Earlier this week, the world lost a great writer and expert on Japan. His name was Donald Richie, aged 88, an American who lived in Japan for over fifty years, mainly known perhaps for his writing on Japanese film and film directors like Akira Kurosawa and Yasujiro Ozu. But he also wrote countless other articles, essays, reviews, and 40+ books on topics ranging from a photobook on Yakuza tattoos to a historical novel about a Japanese warrior who became a monk.
Mr. Richie was born in a small town in the state of Ohio. He came to know and love Japan during a stint in the country in 1947 as a US Navy officer during the post-war occupation. Seizing his chance to live in a land entirely foreign – but endlessly fascinating – to him, he started out by writing film reviews for an Armed Forces newspaper. After returning to America briefly in order to earn a university degree, he decided to move to Japan permanently, where he continued to write for most of his life.
His experiences as an expatriate in an Asian country can be helpful to anyone trying to understand a culture different from their own.
Richie’s most successful work may be his Japan travelogue called The Inland Sea (1971), which was also the basis for an award winning PBS documentary narrated by him.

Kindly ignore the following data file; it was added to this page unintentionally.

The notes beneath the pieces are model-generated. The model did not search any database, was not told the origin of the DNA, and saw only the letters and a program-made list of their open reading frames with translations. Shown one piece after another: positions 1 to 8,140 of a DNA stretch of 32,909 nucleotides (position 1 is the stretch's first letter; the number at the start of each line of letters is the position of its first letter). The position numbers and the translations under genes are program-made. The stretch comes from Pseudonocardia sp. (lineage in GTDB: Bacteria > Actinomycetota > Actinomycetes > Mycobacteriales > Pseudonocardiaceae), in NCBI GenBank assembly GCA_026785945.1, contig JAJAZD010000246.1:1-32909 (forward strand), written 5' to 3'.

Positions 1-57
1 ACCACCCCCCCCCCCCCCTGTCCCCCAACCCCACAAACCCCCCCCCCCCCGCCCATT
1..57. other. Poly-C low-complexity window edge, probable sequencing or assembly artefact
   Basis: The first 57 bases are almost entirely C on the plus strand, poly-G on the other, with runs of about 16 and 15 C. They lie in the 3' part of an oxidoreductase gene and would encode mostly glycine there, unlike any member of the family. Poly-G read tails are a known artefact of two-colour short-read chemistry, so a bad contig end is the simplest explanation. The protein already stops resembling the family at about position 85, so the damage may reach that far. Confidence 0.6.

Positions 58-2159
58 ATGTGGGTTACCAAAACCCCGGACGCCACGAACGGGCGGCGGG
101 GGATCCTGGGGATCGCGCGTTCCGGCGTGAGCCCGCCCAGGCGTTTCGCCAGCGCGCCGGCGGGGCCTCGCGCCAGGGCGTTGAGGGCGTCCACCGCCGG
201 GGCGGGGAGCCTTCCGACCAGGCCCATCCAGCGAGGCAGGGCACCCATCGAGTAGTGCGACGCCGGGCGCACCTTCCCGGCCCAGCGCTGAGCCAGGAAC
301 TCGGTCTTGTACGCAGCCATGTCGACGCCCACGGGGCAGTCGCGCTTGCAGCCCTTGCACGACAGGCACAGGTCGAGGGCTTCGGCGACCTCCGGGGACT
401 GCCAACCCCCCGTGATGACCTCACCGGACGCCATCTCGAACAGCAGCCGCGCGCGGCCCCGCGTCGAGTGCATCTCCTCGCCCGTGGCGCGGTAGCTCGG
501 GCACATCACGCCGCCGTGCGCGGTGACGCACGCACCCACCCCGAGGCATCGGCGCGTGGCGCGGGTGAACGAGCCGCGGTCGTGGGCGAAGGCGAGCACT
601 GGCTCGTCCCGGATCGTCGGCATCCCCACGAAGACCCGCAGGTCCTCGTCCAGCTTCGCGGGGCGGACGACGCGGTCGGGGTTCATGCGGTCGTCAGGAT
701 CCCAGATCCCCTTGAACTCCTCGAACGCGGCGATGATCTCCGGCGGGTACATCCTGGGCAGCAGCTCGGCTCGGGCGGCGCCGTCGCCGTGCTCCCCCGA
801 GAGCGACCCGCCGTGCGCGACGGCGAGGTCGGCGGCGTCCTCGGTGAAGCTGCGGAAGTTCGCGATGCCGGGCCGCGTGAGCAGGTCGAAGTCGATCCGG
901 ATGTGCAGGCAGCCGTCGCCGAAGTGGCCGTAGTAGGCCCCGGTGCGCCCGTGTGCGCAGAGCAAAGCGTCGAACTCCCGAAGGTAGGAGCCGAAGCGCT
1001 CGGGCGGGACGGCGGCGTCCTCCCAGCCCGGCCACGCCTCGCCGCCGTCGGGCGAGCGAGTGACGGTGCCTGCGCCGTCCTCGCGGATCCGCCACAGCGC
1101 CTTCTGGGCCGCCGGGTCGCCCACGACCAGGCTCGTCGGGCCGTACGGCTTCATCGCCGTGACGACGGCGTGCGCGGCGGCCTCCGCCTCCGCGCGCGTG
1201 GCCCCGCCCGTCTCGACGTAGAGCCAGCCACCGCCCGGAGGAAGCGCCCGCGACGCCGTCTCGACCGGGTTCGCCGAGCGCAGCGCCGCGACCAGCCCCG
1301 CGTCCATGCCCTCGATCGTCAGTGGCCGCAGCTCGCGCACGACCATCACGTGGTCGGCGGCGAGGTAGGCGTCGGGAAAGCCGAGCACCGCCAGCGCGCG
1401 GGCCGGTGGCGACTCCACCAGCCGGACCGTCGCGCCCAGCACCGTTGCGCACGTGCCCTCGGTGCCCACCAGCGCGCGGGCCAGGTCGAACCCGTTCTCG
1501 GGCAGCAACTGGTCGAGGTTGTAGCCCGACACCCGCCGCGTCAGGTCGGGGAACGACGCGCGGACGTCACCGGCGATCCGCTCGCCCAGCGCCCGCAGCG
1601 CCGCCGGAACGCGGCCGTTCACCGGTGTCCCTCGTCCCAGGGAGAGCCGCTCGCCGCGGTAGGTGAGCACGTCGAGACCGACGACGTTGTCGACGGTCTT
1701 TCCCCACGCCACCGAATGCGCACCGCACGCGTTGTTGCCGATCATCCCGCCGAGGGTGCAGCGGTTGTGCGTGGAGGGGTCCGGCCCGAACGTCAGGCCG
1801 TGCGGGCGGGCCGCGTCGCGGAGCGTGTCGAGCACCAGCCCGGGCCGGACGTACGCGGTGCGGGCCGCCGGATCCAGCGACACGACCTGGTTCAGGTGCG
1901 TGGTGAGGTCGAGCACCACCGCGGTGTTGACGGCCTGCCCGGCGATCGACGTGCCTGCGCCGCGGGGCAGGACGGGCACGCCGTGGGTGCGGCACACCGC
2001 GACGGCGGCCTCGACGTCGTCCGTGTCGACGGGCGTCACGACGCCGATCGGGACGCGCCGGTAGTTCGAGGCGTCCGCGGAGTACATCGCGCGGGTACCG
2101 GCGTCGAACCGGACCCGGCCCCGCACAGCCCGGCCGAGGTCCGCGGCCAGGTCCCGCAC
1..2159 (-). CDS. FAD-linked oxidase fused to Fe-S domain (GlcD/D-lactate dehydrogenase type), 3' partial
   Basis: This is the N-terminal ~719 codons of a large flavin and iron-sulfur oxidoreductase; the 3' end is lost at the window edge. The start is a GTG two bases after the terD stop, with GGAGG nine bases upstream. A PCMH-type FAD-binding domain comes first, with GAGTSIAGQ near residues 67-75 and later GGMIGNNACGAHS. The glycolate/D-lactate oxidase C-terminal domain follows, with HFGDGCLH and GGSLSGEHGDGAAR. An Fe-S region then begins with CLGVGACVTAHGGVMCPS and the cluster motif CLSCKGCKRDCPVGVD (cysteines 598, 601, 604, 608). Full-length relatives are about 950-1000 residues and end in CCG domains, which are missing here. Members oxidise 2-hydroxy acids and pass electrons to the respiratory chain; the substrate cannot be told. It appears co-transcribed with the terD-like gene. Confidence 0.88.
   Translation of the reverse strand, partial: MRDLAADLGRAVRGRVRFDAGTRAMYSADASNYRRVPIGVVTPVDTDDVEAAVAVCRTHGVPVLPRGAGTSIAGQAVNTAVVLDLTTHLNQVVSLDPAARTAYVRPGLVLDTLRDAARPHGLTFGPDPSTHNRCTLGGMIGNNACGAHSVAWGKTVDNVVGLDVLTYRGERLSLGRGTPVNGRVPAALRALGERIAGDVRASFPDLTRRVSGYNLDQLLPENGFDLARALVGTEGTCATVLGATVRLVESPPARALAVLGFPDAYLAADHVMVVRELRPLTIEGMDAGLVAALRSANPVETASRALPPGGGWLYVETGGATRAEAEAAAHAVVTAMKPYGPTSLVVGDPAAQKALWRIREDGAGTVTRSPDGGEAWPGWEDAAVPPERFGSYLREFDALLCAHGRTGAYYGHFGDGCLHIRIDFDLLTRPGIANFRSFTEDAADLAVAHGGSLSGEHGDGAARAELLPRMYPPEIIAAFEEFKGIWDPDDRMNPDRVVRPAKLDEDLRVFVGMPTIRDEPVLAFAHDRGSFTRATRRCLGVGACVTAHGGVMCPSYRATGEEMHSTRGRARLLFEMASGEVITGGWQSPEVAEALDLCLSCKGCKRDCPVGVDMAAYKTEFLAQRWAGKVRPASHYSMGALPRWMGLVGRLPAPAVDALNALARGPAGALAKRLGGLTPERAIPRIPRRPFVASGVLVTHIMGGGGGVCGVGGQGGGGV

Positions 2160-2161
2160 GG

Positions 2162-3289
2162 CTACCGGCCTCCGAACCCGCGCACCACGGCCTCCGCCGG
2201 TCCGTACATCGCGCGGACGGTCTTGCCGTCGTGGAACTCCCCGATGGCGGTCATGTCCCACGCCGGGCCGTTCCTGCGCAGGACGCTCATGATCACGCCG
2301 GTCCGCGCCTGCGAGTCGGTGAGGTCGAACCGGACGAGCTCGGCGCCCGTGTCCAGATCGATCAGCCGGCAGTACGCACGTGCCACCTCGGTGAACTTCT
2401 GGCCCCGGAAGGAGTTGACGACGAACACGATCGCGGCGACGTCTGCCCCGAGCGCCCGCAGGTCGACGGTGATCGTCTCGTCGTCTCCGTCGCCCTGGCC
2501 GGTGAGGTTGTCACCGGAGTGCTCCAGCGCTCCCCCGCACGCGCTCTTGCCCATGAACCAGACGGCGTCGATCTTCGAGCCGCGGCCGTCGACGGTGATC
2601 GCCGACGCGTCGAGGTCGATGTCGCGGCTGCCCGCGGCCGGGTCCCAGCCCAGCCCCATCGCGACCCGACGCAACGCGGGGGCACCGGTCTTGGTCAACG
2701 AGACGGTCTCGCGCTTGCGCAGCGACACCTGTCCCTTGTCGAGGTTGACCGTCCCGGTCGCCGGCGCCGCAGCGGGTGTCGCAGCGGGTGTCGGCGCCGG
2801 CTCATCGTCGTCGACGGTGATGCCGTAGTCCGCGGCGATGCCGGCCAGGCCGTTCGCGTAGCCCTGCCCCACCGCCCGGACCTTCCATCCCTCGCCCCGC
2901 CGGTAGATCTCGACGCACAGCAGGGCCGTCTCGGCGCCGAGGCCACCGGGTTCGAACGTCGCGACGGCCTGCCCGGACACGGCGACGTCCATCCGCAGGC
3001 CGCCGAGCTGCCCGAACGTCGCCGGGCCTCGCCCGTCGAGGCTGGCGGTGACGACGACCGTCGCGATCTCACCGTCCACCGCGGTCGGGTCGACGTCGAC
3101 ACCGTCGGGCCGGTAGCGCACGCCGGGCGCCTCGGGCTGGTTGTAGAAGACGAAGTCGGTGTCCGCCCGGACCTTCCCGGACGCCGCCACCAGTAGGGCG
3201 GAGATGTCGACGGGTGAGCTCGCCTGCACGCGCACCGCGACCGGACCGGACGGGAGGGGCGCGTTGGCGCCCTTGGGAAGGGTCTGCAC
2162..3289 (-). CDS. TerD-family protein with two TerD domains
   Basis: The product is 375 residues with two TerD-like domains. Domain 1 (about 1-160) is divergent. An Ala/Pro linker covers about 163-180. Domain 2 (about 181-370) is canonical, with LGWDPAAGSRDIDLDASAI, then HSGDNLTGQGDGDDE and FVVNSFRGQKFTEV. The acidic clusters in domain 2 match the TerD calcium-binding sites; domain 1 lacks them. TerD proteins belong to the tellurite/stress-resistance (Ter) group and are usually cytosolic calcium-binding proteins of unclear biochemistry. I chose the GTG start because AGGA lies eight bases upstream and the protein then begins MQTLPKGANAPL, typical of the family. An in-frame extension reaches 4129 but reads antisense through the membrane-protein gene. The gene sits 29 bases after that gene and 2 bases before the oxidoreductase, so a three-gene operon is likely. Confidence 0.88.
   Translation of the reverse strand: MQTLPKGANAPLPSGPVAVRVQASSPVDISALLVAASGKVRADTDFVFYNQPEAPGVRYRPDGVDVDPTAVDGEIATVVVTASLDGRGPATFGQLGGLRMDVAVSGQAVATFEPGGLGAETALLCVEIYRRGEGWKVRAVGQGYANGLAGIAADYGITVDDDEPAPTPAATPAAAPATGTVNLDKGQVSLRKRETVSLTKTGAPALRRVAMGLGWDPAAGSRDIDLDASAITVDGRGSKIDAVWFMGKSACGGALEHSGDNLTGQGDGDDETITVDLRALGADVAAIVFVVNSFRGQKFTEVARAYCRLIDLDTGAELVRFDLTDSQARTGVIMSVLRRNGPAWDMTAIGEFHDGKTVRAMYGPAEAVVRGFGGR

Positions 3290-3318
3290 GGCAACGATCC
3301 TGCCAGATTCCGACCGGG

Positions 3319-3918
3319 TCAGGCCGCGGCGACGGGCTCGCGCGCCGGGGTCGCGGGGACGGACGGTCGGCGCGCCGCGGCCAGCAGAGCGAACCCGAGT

Richie also directed quite a few of his own short films, mostly experimental in nature.
He has been called the Lafcadio Hearn of modern times (Hearn was the foremost interpreter of Japanese culture to the West in the early 1900s), but his legacy stands on its own, and in fact it encompasses a greater amount of time and work than Hearn’s.
His experiences as an expatriate in an Asian country can be helpful to anyone trying to understand a culture different from their own. Richie always viewed himself as an outsider looking in, and he tried to observe and absorb everything, which kept him from becoming jaded about life. His presence will be sorely missed.
Donald Richie has written widely on Japanese film and is the author of the seminal book The Films of Akira Kurosawa (University of California, 1965; revised 1998).
By Tim Holm